A bit of Media 101 background first. One of the most difficult (and seemingly counterintuitive) facts about broadcast television networks is that even though they provide a large volume of programming, spanning multiple genres and styles, they are not actually in the entertainment business. They don't make any money by showing (say) twelve episodes of American Idol each week (with the exception of some ancillary revenue such as licensing fees). No, they get most of their money by selling advertising. They are in the business of selling ad space. In that way, they are really more like a billboard company than an entertainment provider.
The programs are only really there in order to give us reason to watch television advertisement. Show of hands: who would sit and watch commercials on television if there were nothing else beside the sales pitch? And while I realize that some of you might share my obsession with bad infomercials, that's not what I'm talking about.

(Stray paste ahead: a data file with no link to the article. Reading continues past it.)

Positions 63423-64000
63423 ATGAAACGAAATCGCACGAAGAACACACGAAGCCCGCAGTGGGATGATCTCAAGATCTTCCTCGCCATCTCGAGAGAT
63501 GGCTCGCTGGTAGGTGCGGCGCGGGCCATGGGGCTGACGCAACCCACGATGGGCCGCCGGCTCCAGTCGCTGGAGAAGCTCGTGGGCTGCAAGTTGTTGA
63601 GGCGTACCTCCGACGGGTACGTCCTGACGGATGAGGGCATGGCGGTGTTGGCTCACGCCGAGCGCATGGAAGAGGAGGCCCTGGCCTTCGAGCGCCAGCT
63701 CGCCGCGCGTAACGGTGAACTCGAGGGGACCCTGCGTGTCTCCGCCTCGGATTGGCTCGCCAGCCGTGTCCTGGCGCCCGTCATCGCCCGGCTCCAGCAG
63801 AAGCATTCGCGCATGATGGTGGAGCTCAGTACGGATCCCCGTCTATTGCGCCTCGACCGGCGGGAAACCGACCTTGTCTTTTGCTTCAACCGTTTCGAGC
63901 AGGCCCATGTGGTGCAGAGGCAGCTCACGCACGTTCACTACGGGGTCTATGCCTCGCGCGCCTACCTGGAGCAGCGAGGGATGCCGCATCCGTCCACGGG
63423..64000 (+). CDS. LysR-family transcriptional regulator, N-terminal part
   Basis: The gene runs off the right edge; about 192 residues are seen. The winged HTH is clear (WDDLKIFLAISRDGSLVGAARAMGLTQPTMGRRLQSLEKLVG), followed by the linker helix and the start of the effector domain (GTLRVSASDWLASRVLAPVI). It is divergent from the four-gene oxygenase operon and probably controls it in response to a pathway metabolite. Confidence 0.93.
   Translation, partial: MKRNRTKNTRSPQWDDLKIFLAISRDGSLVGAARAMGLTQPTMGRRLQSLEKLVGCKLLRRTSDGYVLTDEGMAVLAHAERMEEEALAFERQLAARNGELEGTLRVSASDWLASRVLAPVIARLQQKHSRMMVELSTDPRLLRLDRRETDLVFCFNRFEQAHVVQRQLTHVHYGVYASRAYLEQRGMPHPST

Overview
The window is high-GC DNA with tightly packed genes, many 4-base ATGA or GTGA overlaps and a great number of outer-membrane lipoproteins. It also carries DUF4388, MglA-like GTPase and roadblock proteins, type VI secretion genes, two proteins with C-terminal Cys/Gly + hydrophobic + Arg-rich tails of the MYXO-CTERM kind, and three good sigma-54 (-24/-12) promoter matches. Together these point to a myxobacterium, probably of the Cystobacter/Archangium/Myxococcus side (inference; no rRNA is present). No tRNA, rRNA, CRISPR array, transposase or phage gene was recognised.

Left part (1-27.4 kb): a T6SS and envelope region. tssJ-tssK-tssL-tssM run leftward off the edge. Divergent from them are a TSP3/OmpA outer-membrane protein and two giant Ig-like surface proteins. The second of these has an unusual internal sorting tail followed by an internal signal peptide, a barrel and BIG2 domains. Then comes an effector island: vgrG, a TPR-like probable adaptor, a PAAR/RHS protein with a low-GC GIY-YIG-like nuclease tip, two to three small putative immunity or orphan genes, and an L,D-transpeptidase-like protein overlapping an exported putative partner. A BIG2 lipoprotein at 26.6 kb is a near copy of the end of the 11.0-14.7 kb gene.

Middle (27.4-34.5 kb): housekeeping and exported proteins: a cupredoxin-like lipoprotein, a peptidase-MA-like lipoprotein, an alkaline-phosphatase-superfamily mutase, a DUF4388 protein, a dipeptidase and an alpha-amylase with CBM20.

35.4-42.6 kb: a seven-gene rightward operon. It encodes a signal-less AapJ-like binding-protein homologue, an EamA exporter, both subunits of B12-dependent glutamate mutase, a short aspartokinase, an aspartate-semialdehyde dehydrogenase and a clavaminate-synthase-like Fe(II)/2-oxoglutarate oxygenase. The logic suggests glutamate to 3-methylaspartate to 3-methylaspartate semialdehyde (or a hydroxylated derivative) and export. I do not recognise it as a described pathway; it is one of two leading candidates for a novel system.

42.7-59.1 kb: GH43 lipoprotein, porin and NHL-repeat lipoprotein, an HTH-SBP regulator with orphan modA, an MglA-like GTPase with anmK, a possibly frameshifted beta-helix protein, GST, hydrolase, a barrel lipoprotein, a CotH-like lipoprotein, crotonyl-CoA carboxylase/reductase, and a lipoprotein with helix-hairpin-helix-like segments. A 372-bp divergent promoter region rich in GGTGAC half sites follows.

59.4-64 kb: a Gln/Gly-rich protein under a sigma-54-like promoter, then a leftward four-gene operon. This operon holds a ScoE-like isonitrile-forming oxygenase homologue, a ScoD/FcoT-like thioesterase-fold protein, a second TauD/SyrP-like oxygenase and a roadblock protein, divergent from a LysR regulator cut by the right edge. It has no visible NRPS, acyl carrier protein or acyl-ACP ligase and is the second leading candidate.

No, you watch the advertisements that come on television because they happen to interrupt your favorite program. But networks realistically care more about a good audience for advertising than a good audience for, say, drama or comedy. This is not to say that broadcast television does not lead to some great pieces of art; however, their ability to draw in the 18-25 year old male demographic is the real reason for the success of a particular program, not its level of quality or insight.
(This, incidentally, is why all television seems to be marketed towards the youngish...they are the ones with disposable income.)
Cable has obviously changed the landscape, because with cable television (or its sibling, the mini satellite dish), you do actually pay for the content you watch. However, most cable networks include advertising as well. You might pay for the right to watch Cartoon Network, for instance, but the network still operates on the broadcast paradigm.
There are non-commercial exceptions, of course, networks like HBO or Showtime. They have no commercials, but you do have to pay more for them (hence the name "premium channels"). However, the content is generally movies (a medium where the consumer does pay for content). And while they have always had original programming (at least since the early 80s, when I first encountered them), that programming was always more of a filler than a draw.